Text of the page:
R. Whats the hardest part of being a musician and what's the best?
EL. For most artists the hardest thing is to get a decent living out of it. The best part is that oe is always called upon to evolve ones process at all time.

Last but not least...

R. Some fee there is no need to record classical music any more, that it's all been doe before. what do you tell them?
EL. I feel there will always be a way to express music that has been written on a sheet of paper with a fresh approach, with different colors, different feelings. I don't know. I tend to avoid categorizing things. I would put it this way: On the one hand there is a tradition where music is written as notes on the paper first. On the other hand, there is another tradition that comes from the application of recording, or improvisation first (electro-acoustic, pop, folk whatever). And there are all other possibilities in between these two traditions. I can imagine where all of this will bring us in decades from now with the next levels of development in computers, some other technologies and more sophisticated software. I think it will be pretty amazing in the next few decades or centuries. Music may become more interactive with the listener and may take some new directions by integrating some other unknown aspects of reality. It may take us a more direct or intuitive organic ways in its expression. We are kind of getting there with the interactive technologies available now but we are not there yet, I think. We are still very far away from the sort of freedom I imagine possible.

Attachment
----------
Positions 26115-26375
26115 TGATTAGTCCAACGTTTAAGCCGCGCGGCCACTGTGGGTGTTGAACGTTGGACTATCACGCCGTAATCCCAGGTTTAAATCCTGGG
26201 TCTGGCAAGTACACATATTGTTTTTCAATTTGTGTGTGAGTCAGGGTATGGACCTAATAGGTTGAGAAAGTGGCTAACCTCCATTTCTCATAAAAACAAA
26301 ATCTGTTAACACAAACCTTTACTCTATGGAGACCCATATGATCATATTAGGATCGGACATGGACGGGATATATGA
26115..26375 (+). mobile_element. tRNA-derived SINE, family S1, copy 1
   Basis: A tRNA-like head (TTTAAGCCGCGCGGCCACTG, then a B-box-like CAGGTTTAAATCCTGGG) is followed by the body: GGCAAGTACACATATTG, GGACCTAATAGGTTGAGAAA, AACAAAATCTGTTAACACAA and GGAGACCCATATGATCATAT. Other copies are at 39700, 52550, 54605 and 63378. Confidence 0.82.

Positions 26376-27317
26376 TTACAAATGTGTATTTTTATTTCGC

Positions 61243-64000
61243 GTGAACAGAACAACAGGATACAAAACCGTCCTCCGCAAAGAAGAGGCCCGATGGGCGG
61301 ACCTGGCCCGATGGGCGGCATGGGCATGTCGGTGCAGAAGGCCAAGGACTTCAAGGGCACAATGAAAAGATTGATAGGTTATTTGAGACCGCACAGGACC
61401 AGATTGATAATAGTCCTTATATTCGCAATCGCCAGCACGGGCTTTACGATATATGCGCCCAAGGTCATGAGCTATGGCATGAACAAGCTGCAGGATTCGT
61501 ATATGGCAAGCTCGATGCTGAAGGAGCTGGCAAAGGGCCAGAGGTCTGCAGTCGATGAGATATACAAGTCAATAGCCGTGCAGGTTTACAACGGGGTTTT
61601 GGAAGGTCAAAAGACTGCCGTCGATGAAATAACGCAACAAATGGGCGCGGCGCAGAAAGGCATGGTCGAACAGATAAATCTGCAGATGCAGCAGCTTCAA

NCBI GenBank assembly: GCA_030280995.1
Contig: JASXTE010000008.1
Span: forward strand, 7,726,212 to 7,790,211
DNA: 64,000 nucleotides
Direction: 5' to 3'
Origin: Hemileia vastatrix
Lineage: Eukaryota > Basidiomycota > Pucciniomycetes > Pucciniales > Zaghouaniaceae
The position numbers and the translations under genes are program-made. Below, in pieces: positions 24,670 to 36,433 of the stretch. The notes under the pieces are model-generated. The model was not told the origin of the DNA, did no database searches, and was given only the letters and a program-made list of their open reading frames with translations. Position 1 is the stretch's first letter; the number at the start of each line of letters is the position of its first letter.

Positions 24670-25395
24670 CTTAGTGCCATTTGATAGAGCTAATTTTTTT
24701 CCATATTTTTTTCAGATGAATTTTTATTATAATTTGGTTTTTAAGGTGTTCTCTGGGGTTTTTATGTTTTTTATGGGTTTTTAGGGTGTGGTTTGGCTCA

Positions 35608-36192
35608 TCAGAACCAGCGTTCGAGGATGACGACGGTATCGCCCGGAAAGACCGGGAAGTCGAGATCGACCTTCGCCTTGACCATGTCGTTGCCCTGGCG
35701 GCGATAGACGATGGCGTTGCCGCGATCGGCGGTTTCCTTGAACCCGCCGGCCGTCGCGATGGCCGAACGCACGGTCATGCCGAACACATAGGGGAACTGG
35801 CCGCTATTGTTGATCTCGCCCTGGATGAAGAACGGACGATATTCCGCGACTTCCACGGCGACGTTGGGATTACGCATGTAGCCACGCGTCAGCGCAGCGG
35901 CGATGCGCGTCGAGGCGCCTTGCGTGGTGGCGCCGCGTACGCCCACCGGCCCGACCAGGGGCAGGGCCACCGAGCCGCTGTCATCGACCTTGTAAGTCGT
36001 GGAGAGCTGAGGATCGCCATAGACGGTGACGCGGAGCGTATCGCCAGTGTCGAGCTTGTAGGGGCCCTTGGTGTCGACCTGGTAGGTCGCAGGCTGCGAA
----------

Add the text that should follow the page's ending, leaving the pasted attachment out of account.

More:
I don't know what Classical means anymore. If it means History, I'm out of it... But I certainly think you can play an ancient music in a contemporary way.


His first CD release entitled "Three Suites for Guitar" is now available worldwide throughout the US classical music label Centaur Records. Highly Recommended!